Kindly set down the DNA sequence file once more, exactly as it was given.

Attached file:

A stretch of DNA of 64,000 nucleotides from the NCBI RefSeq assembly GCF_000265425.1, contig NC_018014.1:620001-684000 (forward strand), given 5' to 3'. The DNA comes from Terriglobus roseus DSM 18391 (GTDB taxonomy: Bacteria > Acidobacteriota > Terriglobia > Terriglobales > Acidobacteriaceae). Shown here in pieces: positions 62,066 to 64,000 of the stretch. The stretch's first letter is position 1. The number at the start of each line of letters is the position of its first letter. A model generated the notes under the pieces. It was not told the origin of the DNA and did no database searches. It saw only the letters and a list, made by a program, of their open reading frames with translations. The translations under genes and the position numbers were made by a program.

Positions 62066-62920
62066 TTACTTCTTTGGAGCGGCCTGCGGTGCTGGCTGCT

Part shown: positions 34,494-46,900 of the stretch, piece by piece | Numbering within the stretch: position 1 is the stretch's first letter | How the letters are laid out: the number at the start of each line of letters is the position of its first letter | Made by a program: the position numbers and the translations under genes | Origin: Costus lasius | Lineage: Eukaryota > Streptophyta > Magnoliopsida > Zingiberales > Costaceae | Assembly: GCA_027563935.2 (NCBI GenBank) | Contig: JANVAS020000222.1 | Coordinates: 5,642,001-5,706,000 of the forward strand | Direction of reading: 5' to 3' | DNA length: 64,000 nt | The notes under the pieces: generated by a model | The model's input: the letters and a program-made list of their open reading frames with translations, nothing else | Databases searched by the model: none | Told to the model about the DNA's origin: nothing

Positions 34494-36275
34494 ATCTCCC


A stretch of DNA of 64,000 nucleotides from the NCBI RefSeq assembly GCF_000265425.1, contig NC_018014.1:620001-684000 (forward strand), given 5' to 3'. The DNA comes from Terriglobus roseus DSM 18391 (GTDB taxonomy: Bacteria > Acidobacteriota > Terriglobia > Terriglobales > Acidobacteriaceae). Shown here in pieces: positions 62,066 to 64,000 of the stretch. The stretch's first letter is position 1. The number at the start of each line of letters is the position of its first letter. A model generated the notes under the pieces. It was not told the origin of the DNA and did no database searches. It saw only the letters and a list, made by a program, of their open reading frames with translations. The translations under genes and the position numbers were made by a program.

Positions 62066-62920
62066 TTACTTCTTTGGAGCGGCCTGCGGTGCTGGCTGCT

Part shown: positions 34,494-46,900 of the stretch, piece by piece | Numbering within the stretch: position 1 is the stretch's first letter | How the letters are laid out: the number at the start of each line of letters is the position of its first letter | Made by a program: the position numbers and the translations under genes | Origin: Costus lasius | Lineage: Eukaryota > Streptophyta > Magnoliopsida > Zingiberales > Costaceae | Assembly: GCA_027563935.2 (NCBI GenBank) | Contig: JANVAS020000222.1 | Coordinates: 5,642,001-5,706,000 of the forward strand | Direction of reading: 5' to 3' | DNA length: 64,000 nt | The notes under the pieces: generated by a model | The model's input: the letters and a program-made list of their open reading frames with translations, nothing else | Databases searched by the model: none | Told to the model about the DNA's origin: nothing

Positions 34494-36275
34494 ATCTCCC